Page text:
By Caroline Bleakley, Senior Online Editor - email
LAS VEGAS -- Fourteen high schools today earned top-rated "Five Star" status from the Clark County School District as part of a ranking system designed to hold the district responsible for student performance.
The School Performance Framework for high schools compares all of the district's high schools to their counterparts.
The "Five Star" schools scored an 80 or higher on the district's metric including federal requirements for the Adequate Yearly Progress targets.
"The goal of the School Performance Framework is to allow educators to work together and learn from each other," School Board of Trustees President Dr. Linda Young said. "Like the elementary and middle school rankings, the high school ranking system gives us an opportunity to recognize our areas of excellence while focusing more attention and resources on schools that need improvement."
Under the system, schools are scored on graduation, academic growth, college and career readiness and school climate. Schools are then placed in one of five categories: "Five Stars" for highest performing schools; "Four Stars" for exceeding expectations; "Three Stars" for schools that are meeting but not exceeding academic standards; "Two Stars" for schools close to meeting minimum standards; and "One Star" for low performing schools.
"Five Star" schools include Advanced Technologies Academy, Boulder City High School, College of Southern Nevada High School East. South and West campuses, East Career and Technical Academy, Indian Springs High School, Las Vegas Academy, Moapa Valley High School, Northwest Career and Technical Academy, Southwest Career and Technical Academy, Veterans Tribute Career and Technical Academy, West Career and Technical Academy and West Prep.
Those schools will be given more flexibility over curriculum, budget and day-to-day operations. They will also serve as model schools for lower performing schools to emulate.
The ranking framework utilizes data from the recently developed Nevada Growth Model that tracks individual student academic growth from year-to-year using various demographics, including ethnicity and achievement level. This method of growth measurement allows the community to recognize gains made by schools each year and also provides schools and families with individual growth data on every student. Having individual student growth data allows educators to intervene earlier when students begin to fall behind. It also ensures that schools continue to challenge and provide high-achieving students with opportunities to grow.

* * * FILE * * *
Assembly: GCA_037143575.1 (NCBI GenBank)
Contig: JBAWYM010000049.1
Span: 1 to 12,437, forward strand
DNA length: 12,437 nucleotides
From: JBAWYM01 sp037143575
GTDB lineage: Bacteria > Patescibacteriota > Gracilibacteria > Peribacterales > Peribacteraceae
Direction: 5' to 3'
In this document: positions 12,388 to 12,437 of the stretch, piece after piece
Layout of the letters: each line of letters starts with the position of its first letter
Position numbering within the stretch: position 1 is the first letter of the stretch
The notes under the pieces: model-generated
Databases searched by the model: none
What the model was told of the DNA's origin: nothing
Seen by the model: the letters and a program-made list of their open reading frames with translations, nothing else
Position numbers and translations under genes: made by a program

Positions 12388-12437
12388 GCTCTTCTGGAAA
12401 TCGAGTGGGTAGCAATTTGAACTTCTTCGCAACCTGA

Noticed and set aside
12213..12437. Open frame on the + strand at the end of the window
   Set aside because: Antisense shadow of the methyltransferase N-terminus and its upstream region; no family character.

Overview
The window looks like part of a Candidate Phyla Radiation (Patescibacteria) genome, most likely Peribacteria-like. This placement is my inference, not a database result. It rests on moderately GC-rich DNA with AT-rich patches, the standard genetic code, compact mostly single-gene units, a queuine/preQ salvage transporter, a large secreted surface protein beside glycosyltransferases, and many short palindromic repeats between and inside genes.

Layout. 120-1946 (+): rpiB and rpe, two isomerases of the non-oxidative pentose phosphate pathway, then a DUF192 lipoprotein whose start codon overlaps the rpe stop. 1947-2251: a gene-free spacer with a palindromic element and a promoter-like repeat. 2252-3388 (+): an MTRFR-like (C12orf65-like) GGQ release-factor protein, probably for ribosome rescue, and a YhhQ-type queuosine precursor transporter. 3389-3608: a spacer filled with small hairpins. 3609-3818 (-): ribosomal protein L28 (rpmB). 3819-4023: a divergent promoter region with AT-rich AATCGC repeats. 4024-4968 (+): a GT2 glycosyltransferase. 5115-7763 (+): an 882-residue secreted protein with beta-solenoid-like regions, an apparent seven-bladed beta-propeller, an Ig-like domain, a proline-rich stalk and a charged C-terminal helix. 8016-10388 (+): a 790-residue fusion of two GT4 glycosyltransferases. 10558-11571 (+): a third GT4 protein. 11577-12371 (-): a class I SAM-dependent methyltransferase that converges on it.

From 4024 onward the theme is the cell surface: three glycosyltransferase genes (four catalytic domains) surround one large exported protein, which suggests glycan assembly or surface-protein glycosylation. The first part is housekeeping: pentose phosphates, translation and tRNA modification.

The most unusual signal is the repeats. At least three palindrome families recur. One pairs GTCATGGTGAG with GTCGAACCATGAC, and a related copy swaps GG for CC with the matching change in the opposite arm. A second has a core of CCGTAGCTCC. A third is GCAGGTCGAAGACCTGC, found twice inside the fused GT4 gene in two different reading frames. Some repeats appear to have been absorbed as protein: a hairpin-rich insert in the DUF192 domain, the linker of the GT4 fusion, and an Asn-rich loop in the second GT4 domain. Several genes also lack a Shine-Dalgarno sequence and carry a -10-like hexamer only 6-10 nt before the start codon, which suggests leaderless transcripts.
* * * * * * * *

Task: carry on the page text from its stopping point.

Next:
Superintendent Dwight Jones called the comparison system a turning point in the district's ongoing commitment to raising the bar and improving education for every student.
"For our high schools, the School Performance Framework captures more than just academics," Jones said. "While test scores are a factor, we know that the high school experience is about more than standardized testing. The rankings show us which schools are doing a great job at educating students in and out of the classroom."
Jones also said that the framework ranking system affirms the district's pledge to have every student "ready by exit" to compete in college or career without remediation. More than a third of a school's overall score focuses on college and career preparation.
"This is the true test of our goal to have every student ‘ready by exit' to succeed in college or career," he said. "The college and career readiness category, perhaps more than any other, will be a measure of our progress at all grade levels in the years to come."
Deputy Superintendent Pedro Martinez said recognizing high-achieving schools is an important part of the district's efforts to give every student a quality education.
"We want to raise our academic standards districtwide," Martinez said. "Our One and Two Star schools are just as capable of success as our Four and Five Star schools. We want our high performing schools to serve as models of excellence for others to follow."
Development of the ranking framework was led by the Technical Advisory Panel on Academic Growth, made up of seven teachers, six principals, two parents and community members.
Giving high-performing schools more independence allows the district to focus more of its time and resources on raising academic achievement at schools not performing to their full potential. Schools can earn additional stars by raising academic performance among students.
Results of the rankings will not be used to evaluate school administrators or teachers this school year. The district previously unveiled its new performance framework for elementary and middle schools.
For more information about the School Performance Framework or the "Five Star Schools," visit ccsd.net
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